Tuesday, January 26, 2010

The(se) United States of America

Recently, I read a book that asked the question is it 'THE' United States of America or "THESE" United States of America? On a lark, I asked the quetion on my Facebook page, with absolutely no introduction or explanation. An overwhelming majority of responders to my unscientific poll said "THE". One person picked up on the true meaning of the difference, while a couple debated semantics or grammar. (One person did question where the question was leading and guessed correctly in follow-up emails). One person waffled by saying it depends on who is saying it and one person simply said "these".

The statement hit me because I have been reading a lot about states' rights. Are we, as Americans, part of a larger nation - joined together over two centuries, or are we a collection of independent states, a loose confederation of individual geographies, brought together when it fits the current conversation? I've listened at Tea Parties as I tried to understand the movement (or group of movements). The movement reminds me of a feeling I had several years ago, a feeling that individual people count when it comes to the government, that we can make a difference.

As I mulled over this question, I looked at the Constitution. That document written by "We the people" is the foundation of our government and we should always refer to it when we have questions. That document clearly lays out what we should be doing. I discussed this with one person and reminded her that the Declaration of Independence was signed in 1776 and the Constitution wasn't written until 1786, ten years later. Now from my memory during the 10 year interim, Americans were governed by the Articles of Confederation. While it provided some unity, "each state retain(ed) its sovereignty, freedom, and independence, and every power, jurisdiction, and right."

After ten years, a group of people decided that the loose confederacy of states wasn't working. A new constitution was written to "provide for the common defence, (sic)  promote the general Welfare, and secure the Blessings of Liberty." The goal was simply to form a more perfect Union.

In a discussion with a self-proclaimed Liberal yesterday, she mentioned the 10th amendment in the same discussion as the tea parties. This amendment basically says that anything not covered in the Constitution is left up to the states. So what is a federal issue and what is a states' issue?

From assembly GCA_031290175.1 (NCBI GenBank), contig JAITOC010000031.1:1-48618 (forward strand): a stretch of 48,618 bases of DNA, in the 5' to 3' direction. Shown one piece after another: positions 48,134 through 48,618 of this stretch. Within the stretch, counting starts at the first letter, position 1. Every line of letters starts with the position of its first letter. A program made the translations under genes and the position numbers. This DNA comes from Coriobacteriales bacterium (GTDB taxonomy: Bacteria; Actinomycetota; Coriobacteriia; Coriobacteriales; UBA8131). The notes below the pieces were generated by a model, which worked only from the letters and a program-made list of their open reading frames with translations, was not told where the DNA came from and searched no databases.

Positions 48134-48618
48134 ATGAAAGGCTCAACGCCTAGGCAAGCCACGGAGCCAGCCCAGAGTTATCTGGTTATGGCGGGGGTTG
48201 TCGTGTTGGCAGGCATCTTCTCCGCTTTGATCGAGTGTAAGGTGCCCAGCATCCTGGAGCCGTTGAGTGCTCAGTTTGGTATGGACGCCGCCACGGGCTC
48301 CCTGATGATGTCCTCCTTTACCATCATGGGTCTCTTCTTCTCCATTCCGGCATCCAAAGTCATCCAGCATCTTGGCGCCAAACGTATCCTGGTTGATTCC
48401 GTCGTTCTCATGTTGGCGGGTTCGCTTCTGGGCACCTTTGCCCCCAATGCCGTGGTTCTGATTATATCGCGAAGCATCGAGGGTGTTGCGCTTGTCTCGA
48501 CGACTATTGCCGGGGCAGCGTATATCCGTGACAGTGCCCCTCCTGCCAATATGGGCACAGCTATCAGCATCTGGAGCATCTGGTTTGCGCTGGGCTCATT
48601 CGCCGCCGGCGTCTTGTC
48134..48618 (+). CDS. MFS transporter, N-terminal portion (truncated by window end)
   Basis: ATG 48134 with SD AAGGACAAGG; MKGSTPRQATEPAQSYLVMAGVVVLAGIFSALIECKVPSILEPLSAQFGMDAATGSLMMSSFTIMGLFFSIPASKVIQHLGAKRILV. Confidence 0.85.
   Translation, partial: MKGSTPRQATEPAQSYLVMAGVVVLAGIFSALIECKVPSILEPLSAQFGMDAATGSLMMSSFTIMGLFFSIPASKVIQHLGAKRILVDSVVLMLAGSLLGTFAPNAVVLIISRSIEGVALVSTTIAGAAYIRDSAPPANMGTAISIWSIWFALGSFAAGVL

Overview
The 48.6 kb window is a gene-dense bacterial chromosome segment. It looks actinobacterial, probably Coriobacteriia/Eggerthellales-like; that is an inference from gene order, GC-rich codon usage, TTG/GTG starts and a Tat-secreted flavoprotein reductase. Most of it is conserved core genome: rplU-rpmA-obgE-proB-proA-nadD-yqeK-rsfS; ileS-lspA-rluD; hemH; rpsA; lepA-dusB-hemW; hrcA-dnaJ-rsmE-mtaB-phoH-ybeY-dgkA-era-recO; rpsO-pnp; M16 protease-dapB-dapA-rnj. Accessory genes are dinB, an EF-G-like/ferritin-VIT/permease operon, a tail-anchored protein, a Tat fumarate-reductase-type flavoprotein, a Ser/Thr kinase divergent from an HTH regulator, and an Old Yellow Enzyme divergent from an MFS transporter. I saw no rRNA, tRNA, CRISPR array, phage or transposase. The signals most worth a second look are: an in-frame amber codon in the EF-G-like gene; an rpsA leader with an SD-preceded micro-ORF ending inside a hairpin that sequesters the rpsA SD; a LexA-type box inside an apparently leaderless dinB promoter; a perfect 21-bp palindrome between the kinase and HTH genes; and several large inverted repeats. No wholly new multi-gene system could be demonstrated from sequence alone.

Well, it's clear that national defense is a federal issue. Supposed that after the attacks on the twin towers on 911, SC had decided not to send troops. After all, our state wasn't attacked. (I'm ignoring the issue that some people think we shouldn't have attacked Afghanistan or Iraq - if that bothers you think of Pearl Harbor and 12/7/1941). The problem comes in the general Welfare. Does that mean that some of us in SC have to prop up those on the left coast who may have made some silly laws?

I have to say that I come down on the side of states' rights and that the best thing the federal government can do is to stay out of the way. The current healthcare debate is one example. But I also believe that there are times where the federal government HAS to step in to help all of us.

What is most reassuring to me, is the knowledge that our generation is not the first to face this debate. Over 200 years ago, a group of very smart men gathered together and realized that they could not answer all of the questions in a way that would satisfy all people for all times. Maybe the smartest thing they did was to NOT try to solve all of the problems, to admit they didn't know it all.

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